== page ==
Over the last few weeks my colleagues in the Continuous Improvement Directorate have been sharing their personal experiences of remote working during the coronavirus crisis. You can read them here:
- People who need people by Susan Hillis
- Don't sit near the fridge by Graeme Gilkes
- Working from home by Susan Ali
- The show must go on by Graham Ross
Yes, for those of you who are not familiar with our Continuous Improvement Directorate, it helps if you are called either Graham (doesn’t matter how you spell it) or Susan!
This blog is my personal perspective on remote working, including how it has changed my role as a leader working remotely. But before that, here’s a bit of context.
I have been responsible for leading the Continuous Improvement programme in the University of Strathclyde since May 2013. During this period, I have strived to create a culture where the team, both collectively and individually, feel empowered to make changes, to improve how we do things and solve problems. Why is this relevant and important?
Before the coronavirus crisis escalated in the UK, I was on a business trip to Canada. On my return from Canada the UK had changed; we were moving towards what would become known as a “Lockdown”. I returned from Canada on the day the University of Strathclyde was transitioning towards home working for the majority of staff. In the run up to this happening my colleagues in the CI Directorate had already been making plans and putting measures in place to ensure that we could all work remotely in an effective manner. Whilst I was in regular contact with them, they were the ones coming up with the plans and carrying out the actions. I knew that we would be in a good place to deal with this.
The team had created a Virtual Daily Stand-Up on Trello (supported by Zoom) and made sure that everyone had the necessary equipment from home to be able to work remotely. Plans were also in place to enable us to run workshops remotely, again using a combination of Zoom and Trello. All of this enabled us to ‘hit the ground running’ and also helped us to retain much of the structure and discipline that we had when we were working on campus, which I believe has been helpful for us as a team as we made the transition to working remotely.
Leading a Team Remotely
Before sharing my own experience it’s important to stress how supportive my University has been to all its students and staff throughout this challenging and uncertain period for us all. Very much living one of its Values of being People-Oriented. In my opinion it’s also important for every leader to demonstrate such an approach. Throughout my recent experience of working remotely, my primary focus has been on the continued wellbeing of the team. That’s not to say it’s not important when we are all working on campus, far from it, however, it takes on a different perspective when you are all working remotely in what I described above as being challenging and uncertain times.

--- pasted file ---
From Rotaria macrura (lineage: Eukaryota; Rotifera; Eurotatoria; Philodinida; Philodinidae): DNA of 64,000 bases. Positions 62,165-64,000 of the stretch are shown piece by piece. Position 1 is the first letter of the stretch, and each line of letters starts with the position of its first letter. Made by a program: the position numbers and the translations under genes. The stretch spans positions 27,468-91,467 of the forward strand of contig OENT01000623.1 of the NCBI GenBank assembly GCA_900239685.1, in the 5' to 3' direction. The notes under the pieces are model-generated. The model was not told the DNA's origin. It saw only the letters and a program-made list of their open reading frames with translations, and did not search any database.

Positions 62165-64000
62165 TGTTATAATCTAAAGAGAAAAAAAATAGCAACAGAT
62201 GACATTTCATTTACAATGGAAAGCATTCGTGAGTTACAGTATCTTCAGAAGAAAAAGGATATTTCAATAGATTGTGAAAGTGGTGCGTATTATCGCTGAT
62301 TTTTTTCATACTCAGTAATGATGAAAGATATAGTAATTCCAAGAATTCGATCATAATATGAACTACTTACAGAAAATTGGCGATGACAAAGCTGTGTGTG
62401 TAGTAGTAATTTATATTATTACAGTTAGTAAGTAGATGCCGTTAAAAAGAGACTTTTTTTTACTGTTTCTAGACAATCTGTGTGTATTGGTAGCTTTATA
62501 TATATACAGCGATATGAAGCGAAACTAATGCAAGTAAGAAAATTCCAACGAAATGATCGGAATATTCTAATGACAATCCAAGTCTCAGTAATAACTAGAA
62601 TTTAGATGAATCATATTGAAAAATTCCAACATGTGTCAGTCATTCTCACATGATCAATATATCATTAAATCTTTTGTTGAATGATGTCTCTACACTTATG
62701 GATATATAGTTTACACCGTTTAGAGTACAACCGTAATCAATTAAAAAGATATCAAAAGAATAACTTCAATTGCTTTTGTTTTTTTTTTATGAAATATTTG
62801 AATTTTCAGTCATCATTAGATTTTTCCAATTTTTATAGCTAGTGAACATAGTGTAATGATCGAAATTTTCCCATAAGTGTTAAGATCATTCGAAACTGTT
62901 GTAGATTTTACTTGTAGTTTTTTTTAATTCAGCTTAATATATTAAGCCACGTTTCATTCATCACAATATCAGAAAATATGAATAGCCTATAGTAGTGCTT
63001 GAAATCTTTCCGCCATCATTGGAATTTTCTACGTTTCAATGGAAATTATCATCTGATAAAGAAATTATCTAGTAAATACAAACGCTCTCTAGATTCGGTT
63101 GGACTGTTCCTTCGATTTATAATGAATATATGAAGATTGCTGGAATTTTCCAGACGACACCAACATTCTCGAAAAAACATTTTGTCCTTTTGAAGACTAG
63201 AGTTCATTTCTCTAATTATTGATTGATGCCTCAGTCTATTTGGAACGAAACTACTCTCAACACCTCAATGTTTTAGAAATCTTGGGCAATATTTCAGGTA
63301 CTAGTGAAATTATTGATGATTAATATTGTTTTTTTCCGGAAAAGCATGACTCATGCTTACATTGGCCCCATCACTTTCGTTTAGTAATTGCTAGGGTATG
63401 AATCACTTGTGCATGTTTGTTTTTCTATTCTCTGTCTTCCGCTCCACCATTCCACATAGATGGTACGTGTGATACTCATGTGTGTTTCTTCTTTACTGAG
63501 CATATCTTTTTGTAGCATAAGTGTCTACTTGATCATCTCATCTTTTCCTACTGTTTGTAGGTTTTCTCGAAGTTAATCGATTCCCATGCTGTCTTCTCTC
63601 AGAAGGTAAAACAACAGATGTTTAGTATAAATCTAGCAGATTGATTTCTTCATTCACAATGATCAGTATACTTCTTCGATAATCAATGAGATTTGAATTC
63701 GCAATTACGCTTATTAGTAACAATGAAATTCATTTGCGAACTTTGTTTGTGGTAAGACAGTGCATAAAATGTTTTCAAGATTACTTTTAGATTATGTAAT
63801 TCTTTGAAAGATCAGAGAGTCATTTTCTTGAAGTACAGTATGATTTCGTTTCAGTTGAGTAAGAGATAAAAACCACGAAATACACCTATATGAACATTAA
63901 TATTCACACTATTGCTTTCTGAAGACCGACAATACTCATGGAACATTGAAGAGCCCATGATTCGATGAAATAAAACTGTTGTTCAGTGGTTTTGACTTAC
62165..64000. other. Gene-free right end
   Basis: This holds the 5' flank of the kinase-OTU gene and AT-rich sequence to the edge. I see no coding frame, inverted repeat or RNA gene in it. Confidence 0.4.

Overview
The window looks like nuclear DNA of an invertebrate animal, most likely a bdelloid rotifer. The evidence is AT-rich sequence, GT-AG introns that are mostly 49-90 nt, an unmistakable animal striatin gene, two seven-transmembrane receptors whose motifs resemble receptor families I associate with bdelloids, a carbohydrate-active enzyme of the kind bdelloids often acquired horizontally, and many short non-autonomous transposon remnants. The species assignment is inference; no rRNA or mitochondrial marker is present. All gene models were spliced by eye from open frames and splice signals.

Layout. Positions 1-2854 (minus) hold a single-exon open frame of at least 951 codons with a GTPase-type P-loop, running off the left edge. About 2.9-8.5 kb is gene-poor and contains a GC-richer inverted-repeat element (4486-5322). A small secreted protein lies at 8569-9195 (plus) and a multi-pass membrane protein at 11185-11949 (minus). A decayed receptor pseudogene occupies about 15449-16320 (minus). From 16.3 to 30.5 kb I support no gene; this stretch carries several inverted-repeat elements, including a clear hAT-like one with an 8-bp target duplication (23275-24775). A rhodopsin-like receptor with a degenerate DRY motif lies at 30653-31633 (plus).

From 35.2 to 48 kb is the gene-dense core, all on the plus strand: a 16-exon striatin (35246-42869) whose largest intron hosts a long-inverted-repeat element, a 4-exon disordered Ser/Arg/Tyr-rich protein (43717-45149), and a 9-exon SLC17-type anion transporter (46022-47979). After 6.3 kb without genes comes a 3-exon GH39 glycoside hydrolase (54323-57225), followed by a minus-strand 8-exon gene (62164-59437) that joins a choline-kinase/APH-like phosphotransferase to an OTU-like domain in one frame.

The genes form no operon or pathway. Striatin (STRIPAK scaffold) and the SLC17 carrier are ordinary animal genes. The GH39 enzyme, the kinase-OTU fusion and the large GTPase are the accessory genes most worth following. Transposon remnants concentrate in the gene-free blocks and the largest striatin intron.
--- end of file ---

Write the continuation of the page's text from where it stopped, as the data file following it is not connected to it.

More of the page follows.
Every person has different circumstances and it’s important as a leader that you recognise this. You also need to let everyone in your team know that you recognise it. For example, someone who is caring for young children and trying to juggle work, is in a very different position to someone who lives on their own or has grown up children. Therefore, it’s important that you try to reassure everyone in the team, as well as discussing and agreeing what the expectations are for each individual within the team.
As part of this I have increased the number of one to ones I have with every member of the team and changed their format to have more of a general conversation about how things are going from both a personal and work perspective. We also start each day in our virtual Daily Stand-Up with a reflection of how the previous day was, how people are coping with everything that is going on.
During normal times (remember them?), in our office we apply 5S Workplace Organisation and as part of this we have daily, weekly, month and quarterly workplace assessment. In the current circumstances it’s not possible to carry this out in the same way. Therefore, I discussed an idea with the team to introduce a new kind of daily assessment using Trello. We have called this a “Daily Homeworking and Wellbeing Checklist” for every member of the team to complete before the end of every working day. The checklist includes the following questions:
- Did you attend the Zoom/Trello Daily Stand-Up?
- Did you take regular screen breaks throughout the day?
- Did you take some time out for you and/or your family? (this could be exercise, playing with kids etc.)
- Did you take a lunch break?
- If you created any new documents, have they been saved on a shared drive?
- Have you made all necessary updates to Trello?
There is also a question to check whether one to ones have taken place when they were meant to. We talk about the checklist at our Daily Stand-Up each morning and discuss any issues that may have arisen.
The introduction of this checklist is primarily to focus on the wellbeing of each member of the team; in addition, in my opinion, I believe that it also helps introduce further good standard disciplines and structures for the team to support each of us individually and collectively.
Having this discipline and structure in our work has, I believe, helped us adapt very quickly to the challenges of working remotely. We are developing new ways of working and new ways of delivering our workshops and training. We are also thinking about this period as being an opportunity to change how we work in a way that will be beneficial in the medium and long-term when things do go back to normal, or perhaps a new normal.
If you’d like to find out more about our approach to working remotely, please get in touch.